A Flexible Spending Account is a benefit provided by an Employer that lets employees set aside a certain amount of their paycheck into an account before paying income taxes. Then, during the year the employee can be directly reimbursed from their account(s) for qualified health care and dependent care expenses.
There are two types of FSAs:
- An Unreimbursed Medical FSA reimburses participants for out-of-pocket health care expenses for medical, dental, vision or hearing expenses.
- A Dependent Care FSA reimburses participants for dependent daycare expenses they incur in order to allow the participant (and their spouse) to work.
For more details, including eligible expenses, visit our Flexible Spending Accounts section.
Only employees are eligible to participate. Self-employed individuals, partners and shareholder employees of a Subchapter S corporation who directly or indirectly own more than two percent of the company's stock are ineligible to participate. A partnership, sole proprietor or Subchapter S corporation may, however, offer a Section 125 plan to its employees.
The period of coverage for an FSA is 12 months, except when a short plan year is permissible (for a first plan year or when a plan year is being changed). This means that an employee's election to participate must be in effect for the entire plan year.
Q. Why should a member participate in the Unreimbursed Medical FSA when they already have health insurance?
This account is used to reimburse members for expenses that are not covered by insurance. For example, a member’s insurance may not cover annual physicals, copayments, eye exams, eye surgery, glasses, orthodontics or prescription drugs.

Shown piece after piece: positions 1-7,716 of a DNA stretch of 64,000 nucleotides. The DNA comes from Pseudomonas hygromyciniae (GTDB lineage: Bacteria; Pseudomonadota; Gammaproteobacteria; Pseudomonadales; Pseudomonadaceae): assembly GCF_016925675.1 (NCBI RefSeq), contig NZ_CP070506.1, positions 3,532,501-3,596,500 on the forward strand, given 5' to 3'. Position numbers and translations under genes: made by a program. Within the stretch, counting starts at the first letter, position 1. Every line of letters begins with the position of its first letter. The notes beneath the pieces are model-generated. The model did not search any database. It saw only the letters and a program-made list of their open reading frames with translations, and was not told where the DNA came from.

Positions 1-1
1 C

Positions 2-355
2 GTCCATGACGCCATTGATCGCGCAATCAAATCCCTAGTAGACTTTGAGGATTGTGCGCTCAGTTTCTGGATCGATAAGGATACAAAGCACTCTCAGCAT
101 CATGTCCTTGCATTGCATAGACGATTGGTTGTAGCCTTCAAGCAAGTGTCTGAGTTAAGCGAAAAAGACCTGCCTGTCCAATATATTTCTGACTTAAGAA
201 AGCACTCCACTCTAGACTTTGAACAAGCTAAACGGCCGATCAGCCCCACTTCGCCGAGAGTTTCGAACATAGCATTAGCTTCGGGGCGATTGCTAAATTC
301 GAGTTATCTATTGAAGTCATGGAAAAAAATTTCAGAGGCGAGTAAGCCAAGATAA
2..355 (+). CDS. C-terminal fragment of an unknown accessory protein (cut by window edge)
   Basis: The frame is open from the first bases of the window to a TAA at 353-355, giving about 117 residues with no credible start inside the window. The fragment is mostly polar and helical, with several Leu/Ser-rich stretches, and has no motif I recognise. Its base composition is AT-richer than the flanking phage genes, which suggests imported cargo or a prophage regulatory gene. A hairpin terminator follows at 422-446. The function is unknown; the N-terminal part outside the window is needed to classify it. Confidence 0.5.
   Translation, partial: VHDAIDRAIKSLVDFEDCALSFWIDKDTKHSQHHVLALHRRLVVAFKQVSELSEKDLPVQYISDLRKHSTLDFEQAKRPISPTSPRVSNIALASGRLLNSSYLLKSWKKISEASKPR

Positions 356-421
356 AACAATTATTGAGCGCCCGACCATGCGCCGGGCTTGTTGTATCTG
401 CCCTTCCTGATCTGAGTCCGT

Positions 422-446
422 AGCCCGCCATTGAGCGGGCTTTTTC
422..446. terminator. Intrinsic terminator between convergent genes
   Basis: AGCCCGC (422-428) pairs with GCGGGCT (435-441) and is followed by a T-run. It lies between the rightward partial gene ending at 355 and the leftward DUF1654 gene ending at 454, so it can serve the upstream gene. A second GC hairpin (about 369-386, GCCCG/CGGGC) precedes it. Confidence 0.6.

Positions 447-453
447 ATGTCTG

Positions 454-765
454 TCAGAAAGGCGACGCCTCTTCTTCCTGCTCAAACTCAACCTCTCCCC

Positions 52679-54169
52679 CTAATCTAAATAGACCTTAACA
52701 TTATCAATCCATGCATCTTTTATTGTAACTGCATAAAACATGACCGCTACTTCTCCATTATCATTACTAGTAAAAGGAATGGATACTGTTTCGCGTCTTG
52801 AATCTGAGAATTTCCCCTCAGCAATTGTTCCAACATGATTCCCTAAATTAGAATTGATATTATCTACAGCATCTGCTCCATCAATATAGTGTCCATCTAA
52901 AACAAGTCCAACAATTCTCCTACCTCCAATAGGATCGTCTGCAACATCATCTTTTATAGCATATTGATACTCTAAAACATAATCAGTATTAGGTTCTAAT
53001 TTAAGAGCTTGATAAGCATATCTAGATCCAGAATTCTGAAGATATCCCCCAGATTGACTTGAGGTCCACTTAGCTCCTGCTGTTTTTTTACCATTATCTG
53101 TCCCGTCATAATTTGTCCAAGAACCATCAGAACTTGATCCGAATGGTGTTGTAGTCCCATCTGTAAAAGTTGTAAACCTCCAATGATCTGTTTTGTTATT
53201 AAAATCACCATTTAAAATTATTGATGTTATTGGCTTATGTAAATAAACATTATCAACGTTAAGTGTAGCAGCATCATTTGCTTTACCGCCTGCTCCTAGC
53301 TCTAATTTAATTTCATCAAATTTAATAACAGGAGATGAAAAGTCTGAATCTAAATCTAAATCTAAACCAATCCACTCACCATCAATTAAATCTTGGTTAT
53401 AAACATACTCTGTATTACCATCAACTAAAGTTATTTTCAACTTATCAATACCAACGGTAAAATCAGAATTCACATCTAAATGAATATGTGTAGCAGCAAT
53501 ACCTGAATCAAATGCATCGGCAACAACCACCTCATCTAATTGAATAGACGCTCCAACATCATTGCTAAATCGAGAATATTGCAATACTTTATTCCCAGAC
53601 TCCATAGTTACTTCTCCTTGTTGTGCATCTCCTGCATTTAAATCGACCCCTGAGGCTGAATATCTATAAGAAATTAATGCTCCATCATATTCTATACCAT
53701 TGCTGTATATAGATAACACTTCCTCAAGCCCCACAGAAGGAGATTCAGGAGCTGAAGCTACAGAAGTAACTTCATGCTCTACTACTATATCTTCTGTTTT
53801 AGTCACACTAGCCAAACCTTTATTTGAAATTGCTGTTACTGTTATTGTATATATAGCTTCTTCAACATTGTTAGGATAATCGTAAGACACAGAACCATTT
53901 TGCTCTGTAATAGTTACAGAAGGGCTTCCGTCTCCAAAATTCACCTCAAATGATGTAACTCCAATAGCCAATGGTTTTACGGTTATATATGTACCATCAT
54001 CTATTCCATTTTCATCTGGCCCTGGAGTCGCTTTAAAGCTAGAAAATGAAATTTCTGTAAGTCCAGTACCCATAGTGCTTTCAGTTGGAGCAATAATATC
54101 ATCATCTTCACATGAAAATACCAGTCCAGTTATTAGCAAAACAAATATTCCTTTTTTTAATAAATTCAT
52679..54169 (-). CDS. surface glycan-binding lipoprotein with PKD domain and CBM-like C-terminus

The plan can be administered through Employer Online Services. Administrators can add/edit/terminate employees, or view and edit information on employees currently enrolled in the FSA. FSA payroll deductions are also managed electronically through Employer Online Services.
No. Their net take-home pay will increase by the amount of taxes they did not pay.
For the Unreimbursed Medical FSA, they can only make a change if they have a qualified change in family status, such as: marriage, birth, adoption, or a change in their or their spouse's employment status. For the Dependent Care FSA, members may also make a change if they experience a cost or coverage change in Dependent Care expenses during the plan year.
If the member’s family income is over $40,000, they will most likely benefit from this plan rather than taking advantage of the current income tax credit. The amount they deposit in their Dependent Care Account reduces the amount, dollar for dollar, that they can claim as a credit on their tax return.
Once they have elected to enroll in the program, the member receives a Welcome Kit mailed to their home address, including instructions on how to file their claims. Our website allows members to submit their claims electronically, or they may download FSA Claim Forms for paper submission. Reimbursement checks are made payable to them and mailed to their home address.
Q. Do members have to wait for the money to be deposited into their FSA to make a reimbursement claim?